Back in February we blogged about Acting Chair Ohlhausen’s first keynote address in which she outlined her three consumer protection priorities. Consistent with those priorities, in April, the Federal Trade Commission (FTC) announced its agenda to eliminate wasteful, unnecessary regulations and processes. Within the FTC’s Bureau of Consumer Protection, the FTC’s goals included an effort to streamline demands for information in investigations and improve transparency in its investigations.
Last week, the FTC announced process reforms following up on the Ohlhausen agenda. In a press release, the FTC described Bureau of Consumer Protection (BCP) process reforms addressing the use of Civil Investigative Demands (CIDs)—which are administrative subpoenas used to collect information and documentation in investigations. These reforms, designed to minimize burden and increase transparency, include:
- Provide plain language descriptions of the CID process and develop materials to help small businesses understand how to comply;
- Add more detailed descriptions of the scope and purpose of investigations to give companies a better understanding of the information the agency is seeking;
- Where appropriate, limit the relevant time periods to minimize undue burden on companies;
- Where appropriate, significantly reduce the length and complexity of CID instructions for providing electronically stored data; and
- Where appropriate, increase response time for CIDs to improve quality and timeliness of compliance by receipts (for example, extend response time for targets from 21 days to 30 days and 14 days to 21 days for third parties).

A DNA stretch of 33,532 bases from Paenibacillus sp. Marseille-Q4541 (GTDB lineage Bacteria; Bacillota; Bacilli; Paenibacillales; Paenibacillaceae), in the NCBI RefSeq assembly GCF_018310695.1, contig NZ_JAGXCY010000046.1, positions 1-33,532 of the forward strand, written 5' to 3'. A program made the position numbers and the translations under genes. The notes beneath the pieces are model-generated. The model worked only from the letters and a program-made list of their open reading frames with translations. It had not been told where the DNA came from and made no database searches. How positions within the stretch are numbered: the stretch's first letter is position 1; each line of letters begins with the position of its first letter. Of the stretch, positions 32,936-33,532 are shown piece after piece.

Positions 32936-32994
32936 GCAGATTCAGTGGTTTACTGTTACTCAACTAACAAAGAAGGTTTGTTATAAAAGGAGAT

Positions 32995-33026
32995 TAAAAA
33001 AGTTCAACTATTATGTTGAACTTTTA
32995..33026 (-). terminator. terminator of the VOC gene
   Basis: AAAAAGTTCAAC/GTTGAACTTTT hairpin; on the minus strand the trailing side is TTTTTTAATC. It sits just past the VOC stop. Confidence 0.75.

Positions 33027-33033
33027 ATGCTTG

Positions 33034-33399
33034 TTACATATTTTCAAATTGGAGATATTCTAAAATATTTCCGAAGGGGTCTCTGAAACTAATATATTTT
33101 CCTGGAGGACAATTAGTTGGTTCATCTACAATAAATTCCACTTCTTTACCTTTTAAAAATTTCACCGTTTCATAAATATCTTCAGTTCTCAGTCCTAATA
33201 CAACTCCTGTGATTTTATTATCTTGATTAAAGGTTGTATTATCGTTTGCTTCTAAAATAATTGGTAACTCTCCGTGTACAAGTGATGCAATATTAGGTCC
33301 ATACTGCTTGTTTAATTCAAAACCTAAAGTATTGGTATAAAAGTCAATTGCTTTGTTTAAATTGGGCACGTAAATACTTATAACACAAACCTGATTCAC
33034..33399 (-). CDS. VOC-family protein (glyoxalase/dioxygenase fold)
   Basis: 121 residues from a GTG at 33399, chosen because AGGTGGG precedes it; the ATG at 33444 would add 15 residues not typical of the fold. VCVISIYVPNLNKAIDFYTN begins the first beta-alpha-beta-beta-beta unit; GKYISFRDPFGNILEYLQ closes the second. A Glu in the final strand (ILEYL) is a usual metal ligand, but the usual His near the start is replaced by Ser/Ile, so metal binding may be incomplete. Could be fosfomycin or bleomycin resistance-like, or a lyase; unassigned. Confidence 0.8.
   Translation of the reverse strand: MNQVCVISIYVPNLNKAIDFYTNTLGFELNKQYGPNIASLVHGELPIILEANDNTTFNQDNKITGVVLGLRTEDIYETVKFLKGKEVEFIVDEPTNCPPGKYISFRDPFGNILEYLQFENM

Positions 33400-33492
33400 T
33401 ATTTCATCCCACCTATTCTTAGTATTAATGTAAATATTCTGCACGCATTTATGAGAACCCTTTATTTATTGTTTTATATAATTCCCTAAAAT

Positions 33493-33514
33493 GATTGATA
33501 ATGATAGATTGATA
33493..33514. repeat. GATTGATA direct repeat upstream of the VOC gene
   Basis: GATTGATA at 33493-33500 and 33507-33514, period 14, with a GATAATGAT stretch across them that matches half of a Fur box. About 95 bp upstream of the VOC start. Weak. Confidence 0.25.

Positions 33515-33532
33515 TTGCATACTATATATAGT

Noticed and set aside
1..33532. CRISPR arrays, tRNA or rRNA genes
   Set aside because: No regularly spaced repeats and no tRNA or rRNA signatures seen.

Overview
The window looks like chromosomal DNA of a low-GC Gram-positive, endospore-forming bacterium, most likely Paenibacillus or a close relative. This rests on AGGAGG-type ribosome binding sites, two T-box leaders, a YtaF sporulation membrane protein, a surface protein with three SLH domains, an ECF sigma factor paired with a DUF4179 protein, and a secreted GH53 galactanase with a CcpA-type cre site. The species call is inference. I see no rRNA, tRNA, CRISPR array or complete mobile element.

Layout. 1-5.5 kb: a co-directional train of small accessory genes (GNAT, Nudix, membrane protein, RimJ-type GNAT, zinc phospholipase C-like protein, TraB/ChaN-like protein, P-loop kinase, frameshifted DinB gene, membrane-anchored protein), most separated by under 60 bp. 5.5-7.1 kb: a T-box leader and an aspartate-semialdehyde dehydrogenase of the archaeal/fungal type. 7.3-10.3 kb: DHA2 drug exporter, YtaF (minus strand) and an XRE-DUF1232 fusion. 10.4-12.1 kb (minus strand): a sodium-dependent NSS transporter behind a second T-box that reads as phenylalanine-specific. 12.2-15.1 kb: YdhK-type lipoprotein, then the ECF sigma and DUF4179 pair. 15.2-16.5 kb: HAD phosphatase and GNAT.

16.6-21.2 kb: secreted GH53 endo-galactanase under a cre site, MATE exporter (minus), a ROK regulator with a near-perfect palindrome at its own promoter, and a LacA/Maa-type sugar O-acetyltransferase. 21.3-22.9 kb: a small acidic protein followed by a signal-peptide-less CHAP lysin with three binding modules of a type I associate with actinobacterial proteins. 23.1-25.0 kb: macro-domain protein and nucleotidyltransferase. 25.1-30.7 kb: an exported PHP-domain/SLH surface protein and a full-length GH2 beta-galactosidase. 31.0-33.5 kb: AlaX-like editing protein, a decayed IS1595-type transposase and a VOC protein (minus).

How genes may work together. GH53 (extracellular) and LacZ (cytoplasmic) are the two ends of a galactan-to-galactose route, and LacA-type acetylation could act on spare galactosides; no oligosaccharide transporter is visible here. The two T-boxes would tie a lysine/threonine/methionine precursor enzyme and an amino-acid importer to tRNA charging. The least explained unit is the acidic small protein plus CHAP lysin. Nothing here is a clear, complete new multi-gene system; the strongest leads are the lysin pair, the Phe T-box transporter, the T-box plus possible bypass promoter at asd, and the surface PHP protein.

The second bullet point above—addressing the “descriptions of the scope and purpose of investigations” set forth in CIDs—may have been prompted by a recent D.C. Circuit decision where the court found a CID issued by the Consumer Financial Protection Bureau (CFPB) to be invalid due to the vague and unspecific nature of what is referred to as the “notification of purpose.” Both the FTC and CFPB are required, by statute, to “state the nature of the conduct constituting the alleged violation which is under investigation and the provision of law applicable to such violation.” However, these notifications of purpose tend to be broad, generic, and open-ended, rarely giving the recipient sufficient information or notice about the nature of the investigation.
Although the DC Circuit did not articulate a standard for what is sufficient notice, it did send a signal to the FTC and CFPB that notices that are perfunctory in nature simply do not cut it. Depending on how the FTC implements this change, it could be one of the most important improvements to the BCP processes.
How the new “CID v2.0” will look is still unclear, but we think these changes are a step in the right direction for both effective agency enforcement and cooperation by companies it is investigating.